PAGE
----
Trayce Jackson-Davis

Why Bilas is big fan of Warriors drafting Jackson-Davis

NBC Universal, Inc.

STATELINE, Nev. – For nearly six weeks, the Warriors have stifled their grins -- and maybe concealed their disbelief – after finding a highly-regarded college player with the penultimate selection of the 2023 NBA Draft.

They are confident that choosing Trayce Jackson-Davis, a 6-foot-9, 250-pound forward-center, 57th overall gives them an extreme value pick.

The Warriors have good company in that regard. Jay Bilas, who has spent the past 28 years as a college basketball analyst for ESPN, shares the team's opinion.

“Ten years ago, Trayce Jackson-Davis is a lottery pick,” Bilas told NBC Sports Bay Area at American Century Championship at Edgewood Tahoe Resort last month.

“That was a guy where I had him ranked a lot higher than some of these mock drafts.”

Though a couple mock drafts had Jackson-Davis being early in the second round, most projected him going in the No. 24 to No. 30 range.

Why, then, was Jackson-Davis available in the final minutes of the draft? Bilas explained that the primary reason for the drop is that most teams in the current age of basketball are seeking shooters capable of spacing the floor, regardless of size.

“The one thing he doesn’t do -- the only thing, really, that he doesn’t do that the NBA calls for these days -- is as a 4-man, he’s not a stretch 4,” Bilas said. “He’s not going to be knocking down 3s.

“But he’s super explosive. Another lefty, he’s good on the block. You’re not going to park him down there, but he can go in there. He’s a big-time rebounder. He can protect the rim. With his athleticism and strength, he’s going to be a great asset for Golden State. To steal him at 57, that’s pretty impressive.”

Another likely factor in Jackson-Davis’ drop is that most teams consider four-year collegians -- Jackson-Davis played 126 games at Indiana University, averaging 20.9 points and 10.8 rebounds and 2.9 blocks as a senior -- to be “old.”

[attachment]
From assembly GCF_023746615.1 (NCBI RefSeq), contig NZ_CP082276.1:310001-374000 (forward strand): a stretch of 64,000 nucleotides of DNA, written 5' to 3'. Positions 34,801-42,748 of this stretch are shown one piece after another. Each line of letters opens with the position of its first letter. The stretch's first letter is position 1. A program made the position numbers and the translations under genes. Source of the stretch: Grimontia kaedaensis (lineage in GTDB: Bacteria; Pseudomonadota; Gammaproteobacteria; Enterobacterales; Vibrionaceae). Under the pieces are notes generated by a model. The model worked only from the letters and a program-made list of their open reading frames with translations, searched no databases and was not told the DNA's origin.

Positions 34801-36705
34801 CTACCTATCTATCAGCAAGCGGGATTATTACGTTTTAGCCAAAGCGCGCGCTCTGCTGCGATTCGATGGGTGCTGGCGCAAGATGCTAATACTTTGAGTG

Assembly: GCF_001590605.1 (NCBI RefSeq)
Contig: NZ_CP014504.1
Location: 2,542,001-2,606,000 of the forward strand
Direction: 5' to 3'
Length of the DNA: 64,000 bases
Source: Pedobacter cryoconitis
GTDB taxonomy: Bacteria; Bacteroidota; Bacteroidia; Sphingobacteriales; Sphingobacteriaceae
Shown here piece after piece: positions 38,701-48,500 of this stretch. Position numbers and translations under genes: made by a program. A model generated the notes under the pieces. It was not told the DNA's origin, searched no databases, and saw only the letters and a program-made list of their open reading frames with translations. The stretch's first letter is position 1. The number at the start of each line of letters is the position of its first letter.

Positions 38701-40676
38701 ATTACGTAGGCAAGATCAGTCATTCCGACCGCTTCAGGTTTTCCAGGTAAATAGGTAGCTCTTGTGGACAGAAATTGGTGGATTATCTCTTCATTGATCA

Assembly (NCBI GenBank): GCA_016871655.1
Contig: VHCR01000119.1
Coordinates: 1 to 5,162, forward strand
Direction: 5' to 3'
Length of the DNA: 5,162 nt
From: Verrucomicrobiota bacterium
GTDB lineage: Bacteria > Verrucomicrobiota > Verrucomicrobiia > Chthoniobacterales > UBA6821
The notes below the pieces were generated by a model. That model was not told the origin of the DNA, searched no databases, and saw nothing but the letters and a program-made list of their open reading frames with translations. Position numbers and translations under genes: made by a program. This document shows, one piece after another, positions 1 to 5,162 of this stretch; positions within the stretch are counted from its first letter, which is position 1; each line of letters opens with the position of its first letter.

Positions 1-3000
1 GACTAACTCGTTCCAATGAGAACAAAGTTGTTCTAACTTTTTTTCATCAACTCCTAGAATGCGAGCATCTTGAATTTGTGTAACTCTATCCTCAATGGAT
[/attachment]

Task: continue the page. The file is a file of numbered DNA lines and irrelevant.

The first 13 picks of the draft were all teenagers. Of the 58 players drafted, only 12 were seniors.

Still, getting Jackson-Davis at No. 57 is rather stunning.

“We think there is tremendous value there,” Warriors general manager Mike Dunleavy said after the draft. “He’s another guy we had pretty high on our board. Little surprised he made it that far.”

The Warriors believe Jackson-Davis has first-round value. He gives them something they don’t have: A big man with the explosiveness to consistently finish in the paint. That’s something coach Steve Kerr has wanted for years.

Jackson-Davis missed most of Golden State’s summer league activity with a tender hamstring but was cleared to play the final two games in Las Vegas. He averaged 16.0 points, on 66.7-percent shooting from the field, and 8.5 rebounds.

Bilas waves off Jackson-Davis’ liability as a jump shooter and accentuates his assets.

“He runs the floor really well,” Bilas said. “He’s not going to be a trail 3-point shooter; maybe over time he develops that, but he hasn’t shown that.

“He’s very good in pick-and-roll situations. When he rolls to the basket, he rolls with tremendous athleticism. He’s a lob threat. I think he’s going to be a really good player for Golden State.”

Meanwhile, the Warriors will continue to suppress their excitement, hoping that Jackson-Davis can be that rare rookie who makes an impact.

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